6. There are lots of different things to do.  [S][W]

  7. 2 Cafes – average price and range, but good quality of food, service and atmosphere [S][W]

  8. There are business and conference rooms available [S][W]

  9. There are signposts from most roads once ten miles away.  [S][W]

  10. Staff are really helpful.  They are well trained in customer service. [S][W]

  11. There are numerous toilets, including those for the disabled and also baby changing facilities. [S][W]

  12. There is a river running through the park and three small ponds – fenced or relatively inaccessible.  The activities and rides  all have detailed risk assessments, and are supervised by fully qualified staff.  There have been no accidents since it was opened. [S][W]

  13. It is open every day except Christmas day 10 am – 5.00 pm (peak), 10 am - 4pm (off peak). [S][W]

  14. It is dependent on visitor income to pay for running costs.  It is a private sector organisation.  It cannot get lottery funding.  A nearby attraction just got £4million to upgrade its facilities. [S][W] 

  15. he rides and facilities are over a very large area.  This makes it seem really spacious and people don’t think it is crowded.  Some do complain there is a long way to walk between everything [S][W].

  16. People sometimes have to queue to get tickets, for the restaurant, the simulator ride and for the climbing tower. [S][W]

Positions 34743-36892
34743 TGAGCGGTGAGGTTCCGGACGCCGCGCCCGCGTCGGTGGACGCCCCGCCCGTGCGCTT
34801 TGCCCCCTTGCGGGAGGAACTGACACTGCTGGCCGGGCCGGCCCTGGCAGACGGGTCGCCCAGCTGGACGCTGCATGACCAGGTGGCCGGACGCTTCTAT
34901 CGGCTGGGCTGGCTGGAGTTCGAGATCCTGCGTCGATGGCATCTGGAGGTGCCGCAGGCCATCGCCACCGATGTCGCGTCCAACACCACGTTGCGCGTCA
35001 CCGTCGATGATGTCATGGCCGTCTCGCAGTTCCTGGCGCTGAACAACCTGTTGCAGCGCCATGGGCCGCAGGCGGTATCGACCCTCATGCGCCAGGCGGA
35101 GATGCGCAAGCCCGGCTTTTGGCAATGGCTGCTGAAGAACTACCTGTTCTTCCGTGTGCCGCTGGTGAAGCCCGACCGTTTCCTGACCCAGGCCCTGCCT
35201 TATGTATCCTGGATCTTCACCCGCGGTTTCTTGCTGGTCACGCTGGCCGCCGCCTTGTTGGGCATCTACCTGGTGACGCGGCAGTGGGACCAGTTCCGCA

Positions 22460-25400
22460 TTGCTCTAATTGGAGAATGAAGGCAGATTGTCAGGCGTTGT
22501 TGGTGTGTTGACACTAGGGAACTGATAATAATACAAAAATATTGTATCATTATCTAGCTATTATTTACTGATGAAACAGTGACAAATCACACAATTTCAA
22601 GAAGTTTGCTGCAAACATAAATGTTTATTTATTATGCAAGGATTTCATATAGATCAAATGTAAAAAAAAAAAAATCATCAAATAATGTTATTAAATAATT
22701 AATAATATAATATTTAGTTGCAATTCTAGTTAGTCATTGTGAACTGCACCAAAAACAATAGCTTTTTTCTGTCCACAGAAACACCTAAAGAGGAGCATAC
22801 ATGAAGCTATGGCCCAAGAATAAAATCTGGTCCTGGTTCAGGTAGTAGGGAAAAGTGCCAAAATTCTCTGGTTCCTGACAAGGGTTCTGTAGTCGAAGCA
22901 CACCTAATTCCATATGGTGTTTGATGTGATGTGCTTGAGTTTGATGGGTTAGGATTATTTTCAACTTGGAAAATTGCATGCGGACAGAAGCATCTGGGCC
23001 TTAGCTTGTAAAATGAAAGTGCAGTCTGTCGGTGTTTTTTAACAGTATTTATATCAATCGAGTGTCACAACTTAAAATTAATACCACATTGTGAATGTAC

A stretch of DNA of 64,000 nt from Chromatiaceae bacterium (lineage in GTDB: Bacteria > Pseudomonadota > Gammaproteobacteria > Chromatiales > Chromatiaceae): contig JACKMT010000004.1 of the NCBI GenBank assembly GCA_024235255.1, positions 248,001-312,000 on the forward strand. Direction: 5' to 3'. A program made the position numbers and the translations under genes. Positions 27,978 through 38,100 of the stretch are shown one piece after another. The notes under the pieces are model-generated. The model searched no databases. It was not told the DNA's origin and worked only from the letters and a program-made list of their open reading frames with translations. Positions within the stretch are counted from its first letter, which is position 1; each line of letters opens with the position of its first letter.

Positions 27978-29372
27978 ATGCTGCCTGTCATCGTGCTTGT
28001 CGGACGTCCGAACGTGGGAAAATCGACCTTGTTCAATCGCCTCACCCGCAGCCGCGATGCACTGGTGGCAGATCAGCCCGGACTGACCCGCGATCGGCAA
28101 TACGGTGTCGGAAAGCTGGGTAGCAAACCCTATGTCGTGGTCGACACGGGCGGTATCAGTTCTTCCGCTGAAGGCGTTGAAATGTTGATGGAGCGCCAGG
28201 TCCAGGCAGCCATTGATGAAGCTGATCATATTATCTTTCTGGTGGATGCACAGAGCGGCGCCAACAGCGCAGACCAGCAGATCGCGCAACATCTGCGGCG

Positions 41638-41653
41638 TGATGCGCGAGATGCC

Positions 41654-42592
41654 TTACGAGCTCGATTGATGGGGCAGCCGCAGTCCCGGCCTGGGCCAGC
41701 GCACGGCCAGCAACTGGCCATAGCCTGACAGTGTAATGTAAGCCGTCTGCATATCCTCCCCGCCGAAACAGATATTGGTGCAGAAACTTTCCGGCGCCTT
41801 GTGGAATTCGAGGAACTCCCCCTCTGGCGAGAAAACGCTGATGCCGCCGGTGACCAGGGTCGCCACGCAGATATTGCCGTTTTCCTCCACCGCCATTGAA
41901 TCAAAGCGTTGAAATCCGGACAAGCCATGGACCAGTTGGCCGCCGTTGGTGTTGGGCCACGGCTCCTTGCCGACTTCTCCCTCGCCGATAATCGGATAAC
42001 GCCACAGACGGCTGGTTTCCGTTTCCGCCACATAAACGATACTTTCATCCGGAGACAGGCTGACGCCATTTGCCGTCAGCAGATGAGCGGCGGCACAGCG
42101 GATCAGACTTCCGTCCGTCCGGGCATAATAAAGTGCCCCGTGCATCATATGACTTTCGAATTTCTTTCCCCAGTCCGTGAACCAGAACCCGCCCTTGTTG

17. Electric wheelchairs can be hired, and normal wheelchairs are free, disabled toilet and accommodation facilities.  The environment is wheelchair friendly.  Some staff are currently undertaking training in BSL.  BSL provide information for people. [S][W]

  18. Information is produced in German and French. [S][W]

  19. For people that do not want to walk, there is a road train facility for the old or infirm.  There is seating at frequent intervals and a wide range of play areas for different aged children.  [S][W]

  20. People prefer to come when the weather is good as most attractions are outdoors.  [S][W]

  21. There are several indoor attractions. [S][W]


Question 1:  How can a SWOT analysis help a tourism organisation?









Question 3:

What threats would a small independent travel agency have?



English Italian
lack  insufficienza, mancanza
arise presentarsi
brainstorming  stimolazione di idee a ruota libera
carry out eseguire, fare
wow factor fattore sorpresa
leisure  tempo libero, attività ricreative
facilities attrezzature
signposted fornito di segnali stradali
helpful servizievole
roller coasters montagne russe
ride cavalcata, giro
pond laghetto
fence recintare
peak (period) periodo di punta
running costs costi correnti, di gestione
queue fare la coda
wheelchair sedia a rotelle
sound box riproduttore acustico

Business is used especially to mean a business that is owned by an individual or family:
is the general word for a business with a number of managers and employees
is the general word for a business that provides a professional service: an accountancy/a law firm/a travel agent